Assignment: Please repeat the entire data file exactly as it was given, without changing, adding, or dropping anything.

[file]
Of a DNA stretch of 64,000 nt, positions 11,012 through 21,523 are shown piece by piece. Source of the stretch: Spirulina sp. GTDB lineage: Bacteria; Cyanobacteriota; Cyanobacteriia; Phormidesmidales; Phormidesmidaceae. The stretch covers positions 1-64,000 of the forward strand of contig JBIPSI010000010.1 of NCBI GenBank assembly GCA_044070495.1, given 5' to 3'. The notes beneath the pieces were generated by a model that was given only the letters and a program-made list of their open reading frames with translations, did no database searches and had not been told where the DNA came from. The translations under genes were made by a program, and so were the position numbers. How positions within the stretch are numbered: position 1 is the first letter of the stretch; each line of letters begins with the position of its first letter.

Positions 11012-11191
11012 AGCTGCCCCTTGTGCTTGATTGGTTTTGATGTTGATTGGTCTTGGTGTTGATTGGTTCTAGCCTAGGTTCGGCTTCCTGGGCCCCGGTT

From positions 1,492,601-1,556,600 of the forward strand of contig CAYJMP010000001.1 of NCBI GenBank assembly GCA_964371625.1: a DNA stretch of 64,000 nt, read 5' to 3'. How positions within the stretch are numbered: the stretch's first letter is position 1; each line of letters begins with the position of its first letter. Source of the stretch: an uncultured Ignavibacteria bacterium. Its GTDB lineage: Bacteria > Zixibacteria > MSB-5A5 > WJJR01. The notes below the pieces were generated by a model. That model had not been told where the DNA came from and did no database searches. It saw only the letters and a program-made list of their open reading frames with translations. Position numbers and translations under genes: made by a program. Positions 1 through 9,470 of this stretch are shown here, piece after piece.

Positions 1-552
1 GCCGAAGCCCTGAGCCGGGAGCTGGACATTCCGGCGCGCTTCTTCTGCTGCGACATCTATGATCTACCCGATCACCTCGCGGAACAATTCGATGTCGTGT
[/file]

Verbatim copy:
Of a DNA stretch of 64,000 nt, positions 11,012 through 21,523 are shown piece by piece. Source of the stretch: Spirulina sp. GTDB lineage: Bacteria; Cyanobacteriota; Cyanobacteriia; Phormidesmidales; Phormidesmidaceae. The stretch covers positions 1-64,000 of the forward strand of contig JBIPSI010000010.1 of NCBI GenBank assembly GCA_044070495.1, given 5' to 3'. The notes beneath the pieces were generated by a model that was given only the letters and a program-made list of their open reading frames with translations, did no database searches and had not been told where the DNA came from. The translations under genes were made by a program, and so were the position numbers. How positions within the stretch are numbered: position 1 is the first letter of the stretch; each line of letters begins with the position of its first letter.

Positions 11012-11191
11012 AGCTGCCCCTTGTGCTTGATTGGTTTTGATGTTGATTGGTCTTGGTGTTGATTGGTTCTAGCCTAGGTTCGGCTTCCTGGGCCCCGGTT

From positions 1,492,601-1,556,600 of the forward strand of contig CAYJMP010000001.1 of NCBI GenBank assembly GCA_964371625.1: a DNA stretch of 64,000 nt, read 5' to 3'. How positions within the stretch are numbered: the stretch's first letter is position 1; each line of letters begins with the position of its first letter. Source of the stretch: an uncultured Ignavibacteria bacterium. Its GTDB lineage: Bacteria > Zixibacteria > MSB-5A5 > WJJR01. The notes below the pieces were generated by a model. That model had not been told where the DNA came from and did no database searches. It saw only the letters and a program-made list of their open reading frames with translations. Position numbers and translations under genes: made by a program. Positions 1 through 9,470 of this stretch are shown here, piece after piece.

Positions 1-552
1 GCCGAAGCCCTGAGCCGGGAGCTGGACATTCCGGCGCGCTTCTTCTGCTGCGACATCTATGATCTACCCGATCACCTCGCGGAACAATTCGATGTCGTGT